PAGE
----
For DiPietro, it was a long drive home Council dean finds it hard to accept defeat.

September 13, 1991|By Tom Keyser | Tom Keyser,Evening Sun Staff

Domimic Mimi DiPietro stood outside in the dark. No one cheered. No one slapped him on the back.

The polls had closed. His handful of poll workers at his home precinct in Highlandtown had gone home.

And there on the sidewalk stood DiPietro, 86, a City Council member for 25 years, a local legend who was forever "for the people," contemplating defeat in the dark.

L "I ran third in my own precinct," he mumbled. "I ran third."

He finished fifth in the overall voting for the Democratic nominations to the 1st District's three council seats.

DiPietro is the dean of the council, a member since 1966. Second in seniority is 1st District incumbent John A. Schaefer, 63, a councilman since 1971.

Schaefer also lost, finishing fourth.

The three winners were incumbent Nicholas C. D'Adamo Jr. with 12,246 votes, and newcomers Perry Sfikas with 9,993 votes and John Cain with 6,850 votes. Schaefer received 5,923 votes, and DiPietro 5,855.

Cain, on leave as editor of the East Baltimore Guide, a community newspaper, ran his campaign "on a shoestring," said his brother, Francis. But last night, in a cluttered, vacant store in Fells Point, Cain presided over a victory party fit for a millionaire.

He said voters thought DiPietro was too old. "And people," he said, "were fed up with Schaefer -- with his reputation, for one thing, with the perception that he doesn't do anything, for another. There's a certain arrogance about him. It finally caught up with him."

Inside the vacant store at Fleet and South Washington streets, Steve Bunker, a community activist, handed Cain a brush and shouted: "Clean sweep!"

Cain answered with this chant: "The machine is dead! The machine in the 1st District is dead!"

He meant the old political machines that have controlled East Baltimore politics for years. The three winners in the 1st District council race were not associated with any organization.

Cain described the politics of Schaefer and DiPietro as "pothole politics." He said they are so concerned with helping constituents get potholes filled they have no time to consider the real issues -- taxes, schools, car insurance, health care, crime, the environment.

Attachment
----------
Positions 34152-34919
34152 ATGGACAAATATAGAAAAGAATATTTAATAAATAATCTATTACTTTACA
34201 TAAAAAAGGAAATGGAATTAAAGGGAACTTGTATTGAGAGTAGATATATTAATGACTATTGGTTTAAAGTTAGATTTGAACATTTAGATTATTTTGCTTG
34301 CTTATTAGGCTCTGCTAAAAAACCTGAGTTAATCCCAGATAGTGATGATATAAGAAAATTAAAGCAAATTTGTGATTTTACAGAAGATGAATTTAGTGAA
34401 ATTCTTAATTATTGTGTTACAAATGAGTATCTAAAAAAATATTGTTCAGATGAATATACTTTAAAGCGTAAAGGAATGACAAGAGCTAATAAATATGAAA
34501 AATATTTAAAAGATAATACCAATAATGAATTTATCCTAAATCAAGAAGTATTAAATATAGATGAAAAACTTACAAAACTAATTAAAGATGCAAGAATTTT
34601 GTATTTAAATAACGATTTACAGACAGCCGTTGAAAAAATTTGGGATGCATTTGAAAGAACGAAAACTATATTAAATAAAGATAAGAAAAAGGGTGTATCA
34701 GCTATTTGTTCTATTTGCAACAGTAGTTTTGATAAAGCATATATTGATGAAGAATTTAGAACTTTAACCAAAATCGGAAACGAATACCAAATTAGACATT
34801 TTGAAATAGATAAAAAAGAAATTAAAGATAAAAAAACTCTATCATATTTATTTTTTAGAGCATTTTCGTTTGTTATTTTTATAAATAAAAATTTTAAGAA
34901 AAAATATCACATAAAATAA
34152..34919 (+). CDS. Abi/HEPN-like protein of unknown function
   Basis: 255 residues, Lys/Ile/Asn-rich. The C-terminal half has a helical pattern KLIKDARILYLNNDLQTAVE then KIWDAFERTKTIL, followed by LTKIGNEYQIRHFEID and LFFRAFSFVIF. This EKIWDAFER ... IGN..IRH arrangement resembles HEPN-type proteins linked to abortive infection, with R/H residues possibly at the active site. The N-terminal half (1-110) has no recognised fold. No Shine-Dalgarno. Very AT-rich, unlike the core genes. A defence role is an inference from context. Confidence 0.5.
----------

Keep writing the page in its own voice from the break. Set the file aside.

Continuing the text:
While Cain celebrated, Schaefer presided over a glum gathering at the Polish National Alliance in Fells Point. Schaefer, DiPietro and Joseph R. Ratajczak, a state Department of Transportation worker, ran on the same ticket. This was to be their victory party.

"The change will be good for me," he said, trying to smile. "All my people have been telling me now I won't have to work so hard."

"No more potholes," chimed in Sen. American Joe Miedusiewski, D-City, who had struck a political bargain with Schaefer last year to put this ticket together.

And no more potholes for DiPietro.

He spent the day outside the polls at Highlandtown Elementary School, around the corner from his home on Claremont Street. He shook the hands of men, saying: "Hi son, God bless you. You can always come down to City Hall and see me. I'm there five days a week."

He shook the hands of women, holding them a little longer than the men's, saying: "See how those girls talk to me? . . . I got to do a lot for these people. I got friends in the city of Baltimore, and I call them up and they help my people."

A half block away inside his house, his wife, Frances, sat in the living room and talked about her husband.

"He's rough, and he's tough, but he's got a very soft heart," she said. "He's loud, and he cusses like a sailor, but he doesn't mean anything by it . . . I don't know what he'll do if he loses the election. I don't think he'll know what to do with himself. He'll probably get sick."

Two hours later, after learning he'd finished third in his own precinct, DiPietro looked tired and pale. Asked whether he wanted to join his friends at the Polish hall, he said: "I don't think I want to go.

"No, I'm not going to go. I didn't carry my precinct. What do I got to go for?"

He thought for a moment.

"All right, fella," he said to a reporter, "I'll see you. I'm going home."

He stepped off the curb toward his car, took a couple of steps into the street and turned around and said: "If I didn't do good here, I can't do good no other place."

He walked to his car, fiddled with his keys and got in. He drove slowly home, alone, his last campaign run.

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